Perched atop the Alfama district with breathtaking views of the city, a stone’s throw from São Jorge Castle, the palace is the former residence of the Earl of Belmonte dating back to 1449. When you first spot it, you could mistake it for a private home. Step inside, and the appearance continues. You feel like you are in one of your stylish friends’ plush house, or on the ideal set for a costume drama: no wonder movies like Wim Wenders’ »Lisbon Story« were filmed here, and taste-makers such as designer Christian Louboutin or actor Jeremy Irons, call this home when in town.
»It took me six years to restore the building in accordance with the rules of sustainability and the Venice Charter«, says Frédéric Coustols, who bought it in 1994 to make it his home. »At that time it was in total disrepair. Rain poured in through the roofs: we had to collect the water in buckets.« Coustols, a wealthy Frenchman with the passion for conservation (he owns a fortified township in Gascony and is restoring villages in India and China), soon realized that he wanted the stunning palace to be more than a private residence. »For most people, a house is a place to sleep. For me it is where something happens.« He envisioned »a luxury guesthouse for people who see luxury as synonymous with simplicity.« But bringing the Palácio back to life was no easy feat.
»Replacing the original materials was a challenge, as the building was constructed and remodeled in periods ranging from Roman times to 1725. We paved the floors with the same 300-year-old Latvian fern wood the Earl originally traded for wine. The 18th century hand-painted Azulejos (blue and white tiles) now on the walls were all mixed up: we had 3,800 of them and 59 panels to recreate.«
Along the way, there were a few surprises: »We found an escape tunnel running to the river Tagus; and in a secret room, a chest full of letters from the King and Queen of Portugal.«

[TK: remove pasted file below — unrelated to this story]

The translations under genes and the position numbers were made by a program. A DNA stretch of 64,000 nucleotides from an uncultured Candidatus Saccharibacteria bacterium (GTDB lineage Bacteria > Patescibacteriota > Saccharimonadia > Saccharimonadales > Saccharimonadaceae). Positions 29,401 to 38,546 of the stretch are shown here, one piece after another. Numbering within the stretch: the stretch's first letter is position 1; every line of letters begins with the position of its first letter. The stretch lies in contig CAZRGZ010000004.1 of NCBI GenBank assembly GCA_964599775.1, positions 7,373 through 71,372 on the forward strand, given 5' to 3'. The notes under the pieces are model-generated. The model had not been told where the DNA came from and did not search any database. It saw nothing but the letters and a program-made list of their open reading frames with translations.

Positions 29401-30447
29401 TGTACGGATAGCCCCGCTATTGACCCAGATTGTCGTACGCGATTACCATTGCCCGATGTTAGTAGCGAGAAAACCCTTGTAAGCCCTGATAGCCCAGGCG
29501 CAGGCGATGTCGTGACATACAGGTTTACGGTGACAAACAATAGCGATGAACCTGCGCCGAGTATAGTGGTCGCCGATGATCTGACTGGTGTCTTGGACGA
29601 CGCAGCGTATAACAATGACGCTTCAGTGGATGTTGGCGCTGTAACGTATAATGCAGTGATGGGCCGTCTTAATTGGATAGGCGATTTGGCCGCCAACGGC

The final result is an intriguing structure where unexpected niches, stairways, nooks and openings await at every turn. »Most people want interiors to be perfect. But perfect is not interesting.« There is a chapel and a music room. Television sets, lifts and air conditioning are out: the original, naturally ventilated heating and cooling system were retained. The ten enchanting suites, named after Portuguese personalities, are unique: the »Bartolomeu de Gusmão«, ensconced in a 7th century Moorish tower, has its own terrace; the »Fernão Mendes Pinto« features a Roman wall. Ours, the »Padre Himalaya«, occupies a Roman tower. From the bedroom windows the city is at our feet: the rooftops glint, the river shimmers. The bathroom, covered in marble, is straight out of a James Bond film.
In the high-ceilinged common areas of the »piano nobile«, the décor juxtaposes antiques such as a rare Indo-Portuguese chest of drawers (»I spent three months negotiating the price«) and modern art pieces with flair and nonchalance; sculptures, paintings and installations such as the acrylic light sculpture »Outside Over There« in the »Maria Ursula Ballroom«. »I had no fixed vision for the décor: It happened organically«, says Coustols. »Nothing is static. This place is alive and fluid, not a museum.«
Guests love to linger in the library stocked with more than 4,000 books, where the walls are lined with panels listing a word from each language of the world, an oeuvre the owner’s artist sister made for French president François Mitterrand; or in the organic Mediterranean garden, planted with a fragrant cocktail of Portuguese plants and trees, where a black marble salt water pool is shaded by purple bougainvillea. »I wanted this house to be a place for history, passion, soul, warmth and individuality«, says Coustols. Mission accomplished.
- Article by
- Alessandra Signorelli
- Palacio Belmonte